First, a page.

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Int Rev Cytol. 2002;212:239-63.

Mitosis and motor proteins in the filamentous ascomycete, Nectria haematococca, and some related fungi.

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Department of Plant Pathology, College of Agriculture and Life Sciences, Cornell University, Ithaca, New York 14853, USA.


Among filamentous fungi, mitosis has been studied in-depth in just a few species. The mitotic apparatuses in the ascomycetous Fusarium spp. are the most clearly and readily visualized in vivo within this group; fluorescent labeling is unnecessary. This superior cytological tractability has enabled detailed studies and revealing experiments that have led the way toward a more complete understanding of fungal mitosis. Some of the most important discoveries include the role of half-spindles in development of the bipolar spindle, the existence of true kinetochores in fungi, the unorthodox chromosome configurations and movements comprising metaphase and anaphase A, the attachment of astral microtubules to the plasmalemma, the role of the astral pulling force in elongating the spindle, an inwardly directed force within the spindle, and microtubule cross-bridging in both spindle and asters. Recent research has focused on the roles of microtubuleassociated motor proteins in Fusarium solani f. sp. pisi (anamorph of Nectria haematococca). Cytoplasmic dynein was shown to be involved in the development and/or maintenance of mitotic asters and necessary for motility and functionality of the interphase spindle pole body. The inwardly directed force within the anaphase spindle was shown to be produced by a kinesin-related protein, NhKRP1. Because of its superior cytological tractability, the considerable and unique knowledge we have of many aspects of its mitosis, and its genetic tractability, Fusarium solani f. sp. pisi is a good choice for further investigations of mitosis in filamentous fungi.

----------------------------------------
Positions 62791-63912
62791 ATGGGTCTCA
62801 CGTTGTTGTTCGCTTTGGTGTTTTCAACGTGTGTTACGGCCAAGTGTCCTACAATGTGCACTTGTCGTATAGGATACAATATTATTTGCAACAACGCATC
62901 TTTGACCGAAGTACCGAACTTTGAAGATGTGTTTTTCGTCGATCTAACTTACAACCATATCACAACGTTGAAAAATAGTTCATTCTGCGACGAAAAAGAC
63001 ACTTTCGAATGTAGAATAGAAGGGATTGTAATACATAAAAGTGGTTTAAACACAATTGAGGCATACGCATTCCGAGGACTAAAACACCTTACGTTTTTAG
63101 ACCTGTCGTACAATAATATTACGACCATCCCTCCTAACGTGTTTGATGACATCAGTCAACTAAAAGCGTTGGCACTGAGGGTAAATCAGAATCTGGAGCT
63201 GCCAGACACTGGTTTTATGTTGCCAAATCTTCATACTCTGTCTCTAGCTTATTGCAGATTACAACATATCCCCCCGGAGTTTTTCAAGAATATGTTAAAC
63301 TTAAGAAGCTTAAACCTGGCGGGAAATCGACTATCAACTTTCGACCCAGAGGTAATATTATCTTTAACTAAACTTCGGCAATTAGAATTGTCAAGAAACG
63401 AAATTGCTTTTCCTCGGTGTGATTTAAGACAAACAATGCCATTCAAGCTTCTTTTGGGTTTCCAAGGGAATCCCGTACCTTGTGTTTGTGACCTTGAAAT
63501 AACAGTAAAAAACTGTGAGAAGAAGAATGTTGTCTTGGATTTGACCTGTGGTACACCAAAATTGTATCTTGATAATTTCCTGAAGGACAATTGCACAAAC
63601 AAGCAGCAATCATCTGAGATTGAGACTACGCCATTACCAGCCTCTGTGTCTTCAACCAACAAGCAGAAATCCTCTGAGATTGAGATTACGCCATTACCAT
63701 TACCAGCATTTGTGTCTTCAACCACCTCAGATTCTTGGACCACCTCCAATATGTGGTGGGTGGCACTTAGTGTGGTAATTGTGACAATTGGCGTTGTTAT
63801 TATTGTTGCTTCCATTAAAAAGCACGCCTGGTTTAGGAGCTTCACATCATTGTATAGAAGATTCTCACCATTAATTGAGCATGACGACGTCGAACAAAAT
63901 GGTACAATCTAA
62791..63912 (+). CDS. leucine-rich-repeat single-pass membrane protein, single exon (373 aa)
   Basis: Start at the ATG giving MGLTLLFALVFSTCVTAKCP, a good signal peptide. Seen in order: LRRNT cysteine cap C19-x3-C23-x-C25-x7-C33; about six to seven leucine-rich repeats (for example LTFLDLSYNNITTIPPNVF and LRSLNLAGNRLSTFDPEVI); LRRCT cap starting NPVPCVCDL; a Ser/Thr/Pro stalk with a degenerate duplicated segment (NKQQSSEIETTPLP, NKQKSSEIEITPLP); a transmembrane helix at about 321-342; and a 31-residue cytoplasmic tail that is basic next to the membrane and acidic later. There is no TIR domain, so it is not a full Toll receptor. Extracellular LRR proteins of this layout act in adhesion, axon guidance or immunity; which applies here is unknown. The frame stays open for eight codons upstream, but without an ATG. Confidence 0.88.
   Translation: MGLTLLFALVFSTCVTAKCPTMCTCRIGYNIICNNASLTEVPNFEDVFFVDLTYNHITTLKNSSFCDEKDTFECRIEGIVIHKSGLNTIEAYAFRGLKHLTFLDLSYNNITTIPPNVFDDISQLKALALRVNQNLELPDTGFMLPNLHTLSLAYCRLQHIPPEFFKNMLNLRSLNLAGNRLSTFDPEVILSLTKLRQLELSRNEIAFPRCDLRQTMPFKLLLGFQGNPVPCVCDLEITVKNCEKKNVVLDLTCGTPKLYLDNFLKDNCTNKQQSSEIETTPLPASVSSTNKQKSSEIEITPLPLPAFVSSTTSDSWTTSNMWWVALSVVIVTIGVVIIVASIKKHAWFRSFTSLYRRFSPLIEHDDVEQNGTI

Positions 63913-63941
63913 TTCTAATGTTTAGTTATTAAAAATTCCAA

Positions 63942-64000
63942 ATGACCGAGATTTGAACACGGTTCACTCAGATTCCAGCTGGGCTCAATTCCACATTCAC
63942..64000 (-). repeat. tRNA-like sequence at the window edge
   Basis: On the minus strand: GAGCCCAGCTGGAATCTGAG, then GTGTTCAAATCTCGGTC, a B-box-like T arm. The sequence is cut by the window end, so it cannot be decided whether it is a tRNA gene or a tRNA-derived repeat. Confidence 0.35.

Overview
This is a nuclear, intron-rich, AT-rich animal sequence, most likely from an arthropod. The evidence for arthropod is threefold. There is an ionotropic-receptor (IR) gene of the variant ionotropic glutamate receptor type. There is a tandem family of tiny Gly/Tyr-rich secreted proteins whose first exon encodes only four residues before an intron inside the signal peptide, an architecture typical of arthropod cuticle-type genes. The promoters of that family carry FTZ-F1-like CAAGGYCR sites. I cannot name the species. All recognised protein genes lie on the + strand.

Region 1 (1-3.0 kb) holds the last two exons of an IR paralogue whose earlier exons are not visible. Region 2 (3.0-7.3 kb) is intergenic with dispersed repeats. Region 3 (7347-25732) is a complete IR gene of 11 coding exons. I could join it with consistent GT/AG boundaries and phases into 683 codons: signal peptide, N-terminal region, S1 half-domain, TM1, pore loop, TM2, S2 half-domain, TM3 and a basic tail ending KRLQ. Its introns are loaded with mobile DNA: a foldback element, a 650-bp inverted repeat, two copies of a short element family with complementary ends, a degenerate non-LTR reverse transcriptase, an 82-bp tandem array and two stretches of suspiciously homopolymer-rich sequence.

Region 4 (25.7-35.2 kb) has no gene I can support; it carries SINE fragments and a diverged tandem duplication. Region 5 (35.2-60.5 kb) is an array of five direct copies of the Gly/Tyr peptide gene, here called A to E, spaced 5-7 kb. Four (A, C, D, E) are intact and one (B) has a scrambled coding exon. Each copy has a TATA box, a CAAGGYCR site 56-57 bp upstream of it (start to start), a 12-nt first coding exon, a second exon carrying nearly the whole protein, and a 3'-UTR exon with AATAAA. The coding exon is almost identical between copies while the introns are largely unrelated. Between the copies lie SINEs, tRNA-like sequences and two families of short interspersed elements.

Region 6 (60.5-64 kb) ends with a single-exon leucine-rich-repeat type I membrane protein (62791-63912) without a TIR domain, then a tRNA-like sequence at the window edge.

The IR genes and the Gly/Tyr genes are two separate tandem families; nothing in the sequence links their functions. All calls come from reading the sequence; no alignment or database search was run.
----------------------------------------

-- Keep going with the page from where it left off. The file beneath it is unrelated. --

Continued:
[Indexed for MEDLINE]

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